Sebring Twelve Hours – Half the Daytona Race, 25% of the Rain on Sebring 2019

The No. 31 Whelen Engineering Cadillac DPi-V.R won in the closest finish ever at Sebring – 1 second after 12 hours. 

It was another arduous Twelve Hours of Sebring last Saturday, made challenging by morning rain showers that also flooded the sports car racing earlier this month during the season opener at Daytona. (Daytona 24 Hours Discounted 50% as Rain Marks Down Race, Sebring This Weekend – Endurance Test for Sports Cars, Fans).

Nonetheless, Porsche demonstrated its Sebring dominance by taking its 96th win at the bumpy track/party grounds.  A  headliner field of 38 IMSA WeatherTech SportsCar Championship teams and many of the world’s best sports car racers put a race worth watching.

When the flag dropped, the No. 31 Whelen Engineering Cadillac DPi-V.R shared by Felipe Nasr, Pipo Derani and Eric Curran won in the closest finish ever at Sebring. Nasr crossed the rubber scuffed stripe just 1.030 seconds ahead of Jordan Taylor in the No. 10 Konica Minolta Cadillac DPi. The GT Le Mans (GTLM) and GT Daytona (GTD) races were also close.

The No. 911 Porsche GT Team 911 RSR of Nick Tandy, Patrick Pilet and Frederic Makowiecki won at Sebring for the second straight year by just 1.951 seconds over the hard-luck No. 66 Ford Chip Ganassi Racing Ford GT of Joey Hand, Dirk Mueller and Sebastien Bourdais in GTLM.

In GTD, just 2.724 seconds separated the No. 11 GRT Grasser Racing Team Lamborghini Huracán GT3 of Mirko Bortolotti, Rolf Ineichen and Rik Breukers from the second-place No. 44 Magnus Racing Lamborghini of Andy Lally, John Potter and Spencer Pumpelly.

Most were betting on multiple full-course yellows especially with morning rains that caused the race to start behind the safety car. The track was dappled dripping to damp when the green flag flew for the first time 40 minutes into the race, but aside from a spin or two – and an entertaining save (unless you owned the car) by Tom Blomqvist after wildly tracking freehand after he hydroplaned through a puddle on the front stretch. (Who said a BMW M8 doesn’t float?) Other than that high-speed meandering mishap, racers got through the rainy period relatively unscathed.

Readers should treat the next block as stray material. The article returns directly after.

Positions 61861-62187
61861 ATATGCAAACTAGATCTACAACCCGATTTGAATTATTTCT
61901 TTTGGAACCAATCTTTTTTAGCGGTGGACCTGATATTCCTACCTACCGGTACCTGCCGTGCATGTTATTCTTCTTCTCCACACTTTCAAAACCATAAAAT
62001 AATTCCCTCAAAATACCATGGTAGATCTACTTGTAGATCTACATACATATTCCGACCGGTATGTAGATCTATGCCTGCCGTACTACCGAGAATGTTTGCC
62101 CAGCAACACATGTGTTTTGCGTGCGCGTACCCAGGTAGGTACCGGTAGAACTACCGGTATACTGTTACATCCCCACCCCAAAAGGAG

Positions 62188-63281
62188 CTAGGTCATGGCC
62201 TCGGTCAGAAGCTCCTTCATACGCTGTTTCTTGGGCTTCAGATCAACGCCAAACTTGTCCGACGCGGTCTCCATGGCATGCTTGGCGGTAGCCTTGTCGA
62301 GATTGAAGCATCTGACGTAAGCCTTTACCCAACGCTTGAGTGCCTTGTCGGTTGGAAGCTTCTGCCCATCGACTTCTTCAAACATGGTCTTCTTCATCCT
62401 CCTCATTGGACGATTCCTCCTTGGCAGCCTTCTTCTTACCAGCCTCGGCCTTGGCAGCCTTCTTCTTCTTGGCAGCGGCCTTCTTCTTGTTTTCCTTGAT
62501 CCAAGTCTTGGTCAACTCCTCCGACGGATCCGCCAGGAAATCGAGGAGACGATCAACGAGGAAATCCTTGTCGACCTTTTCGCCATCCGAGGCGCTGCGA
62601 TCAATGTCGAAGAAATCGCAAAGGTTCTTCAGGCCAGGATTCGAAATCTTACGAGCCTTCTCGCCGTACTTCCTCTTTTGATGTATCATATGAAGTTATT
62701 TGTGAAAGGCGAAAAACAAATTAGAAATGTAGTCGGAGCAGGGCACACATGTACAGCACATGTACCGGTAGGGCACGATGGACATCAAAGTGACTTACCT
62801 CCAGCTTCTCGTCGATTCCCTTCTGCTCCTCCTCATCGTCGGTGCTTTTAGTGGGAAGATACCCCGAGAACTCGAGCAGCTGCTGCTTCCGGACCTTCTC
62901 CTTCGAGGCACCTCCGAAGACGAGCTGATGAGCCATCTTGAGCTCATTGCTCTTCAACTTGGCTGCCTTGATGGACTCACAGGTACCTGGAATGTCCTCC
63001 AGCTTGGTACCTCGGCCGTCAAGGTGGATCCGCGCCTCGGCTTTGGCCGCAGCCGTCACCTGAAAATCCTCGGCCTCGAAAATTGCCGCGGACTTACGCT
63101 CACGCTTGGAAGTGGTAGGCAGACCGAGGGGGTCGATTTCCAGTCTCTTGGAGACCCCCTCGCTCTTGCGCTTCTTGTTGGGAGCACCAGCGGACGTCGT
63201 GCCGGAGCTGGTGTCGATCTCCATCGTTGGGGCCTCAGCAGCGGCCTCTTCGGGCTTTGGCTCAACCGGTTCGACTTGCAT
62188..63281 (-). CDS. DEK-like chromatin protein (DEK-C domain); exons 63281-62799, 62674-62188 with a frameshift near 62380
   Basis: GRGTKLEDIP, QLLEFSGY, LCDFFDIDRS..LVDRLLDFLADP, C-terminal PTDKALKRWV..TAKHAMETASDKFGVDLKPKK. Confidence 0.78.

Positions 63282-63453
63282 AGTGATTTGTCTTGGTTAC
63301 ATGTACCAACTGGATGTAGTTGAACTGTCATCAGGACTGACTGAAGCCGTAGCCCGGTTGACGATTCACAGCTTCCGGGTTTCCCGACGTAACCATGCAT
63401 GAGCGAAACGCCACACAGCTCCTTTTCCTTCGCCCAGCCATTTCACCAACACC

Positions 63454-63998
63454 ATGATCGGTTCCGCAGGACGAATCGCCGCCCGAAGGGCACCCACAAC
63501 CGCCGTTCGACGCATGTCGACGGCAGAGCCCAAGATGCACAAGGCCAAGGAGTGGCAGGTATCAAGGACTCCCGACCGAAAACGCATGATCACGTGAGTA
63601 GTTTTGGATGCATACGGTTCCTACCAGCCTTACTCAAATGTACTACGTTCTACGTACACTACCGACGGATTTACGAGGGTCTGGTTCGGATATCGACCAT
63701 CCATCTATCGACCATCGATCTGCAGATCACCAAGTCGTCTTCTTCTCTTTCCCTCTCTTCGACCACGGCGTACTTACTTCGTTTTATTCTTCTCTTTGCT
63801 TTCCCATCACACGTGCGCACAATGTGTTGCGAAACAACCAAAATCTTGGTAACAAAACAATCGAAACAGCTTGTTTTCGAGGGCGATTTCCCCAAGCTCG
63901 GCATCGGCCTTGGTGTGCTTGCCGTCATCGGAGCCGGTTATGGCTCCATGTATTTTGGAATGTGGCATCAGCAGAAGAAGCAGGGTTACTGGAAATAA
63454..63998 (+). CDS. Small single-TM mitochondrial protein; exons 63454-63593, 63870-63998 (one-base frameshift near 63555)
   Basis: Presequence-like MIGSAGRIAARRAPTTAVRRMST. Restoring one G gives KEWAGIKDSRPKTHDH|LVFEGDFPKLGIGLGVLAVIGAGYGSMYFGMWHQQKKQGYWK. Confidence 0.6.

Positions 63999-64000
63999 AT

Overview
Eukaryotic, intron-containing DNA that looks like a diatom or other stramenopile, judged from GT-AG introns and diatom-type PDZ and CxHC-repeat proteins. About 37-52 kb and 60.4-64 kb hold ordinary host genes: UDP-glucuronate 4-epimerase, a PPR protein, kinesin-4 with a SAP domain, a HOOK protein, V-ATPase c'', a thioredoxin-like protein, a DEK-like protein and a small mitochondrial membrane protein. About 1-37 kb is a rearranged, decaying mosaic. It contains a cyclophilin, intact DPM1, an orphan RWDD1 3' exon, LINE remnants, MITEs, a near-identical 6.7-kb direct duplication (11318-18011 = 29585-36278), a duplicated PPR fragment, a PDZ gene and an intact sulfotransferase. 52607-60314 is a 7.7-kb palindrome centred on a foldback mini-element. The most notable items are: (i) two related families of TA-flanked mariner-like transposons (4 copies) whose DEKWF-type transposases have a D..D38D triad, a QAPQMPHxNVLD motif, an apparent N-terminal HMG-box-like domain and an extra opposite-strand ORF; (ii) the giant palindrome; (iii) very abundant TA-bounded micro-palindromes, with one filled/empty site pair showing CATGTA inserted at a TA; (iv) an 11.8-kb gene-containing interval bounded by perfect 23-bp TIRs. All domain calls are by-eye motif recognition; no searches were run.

The first full-course caution after the initial green flag didn’t come out until two hours and 21 minutes into the race and it was for a mechanical issue on the No. 77 Mazda DPi as TV fans headed for the kitchen or that other room with running water.

The next yellow didn’t come until three and a half hours later, when Jonathan Bomarito slipped off course into the Turn 14 tire barrier in the No. 55 Mazda. It was the only FCY of the day involving contact, and the team was able to repair the No. 55 relatively quickly and get it back on track for the duration.

The final two yellows – one in the 10th hour for the No. 9 Starworks Motorsport Audi, and the other with less than 15 minutes left in the race for the No. 96 Turner Motorsport BMW – both were for mechanical issues.

About Ken Zino

Ken Zino is an auto industry veteran with global experience in print, broadcast and electronic media. He has auto testing, marketing, public relations and communications expertise garnered while working in Asia, Europe and the U.S.
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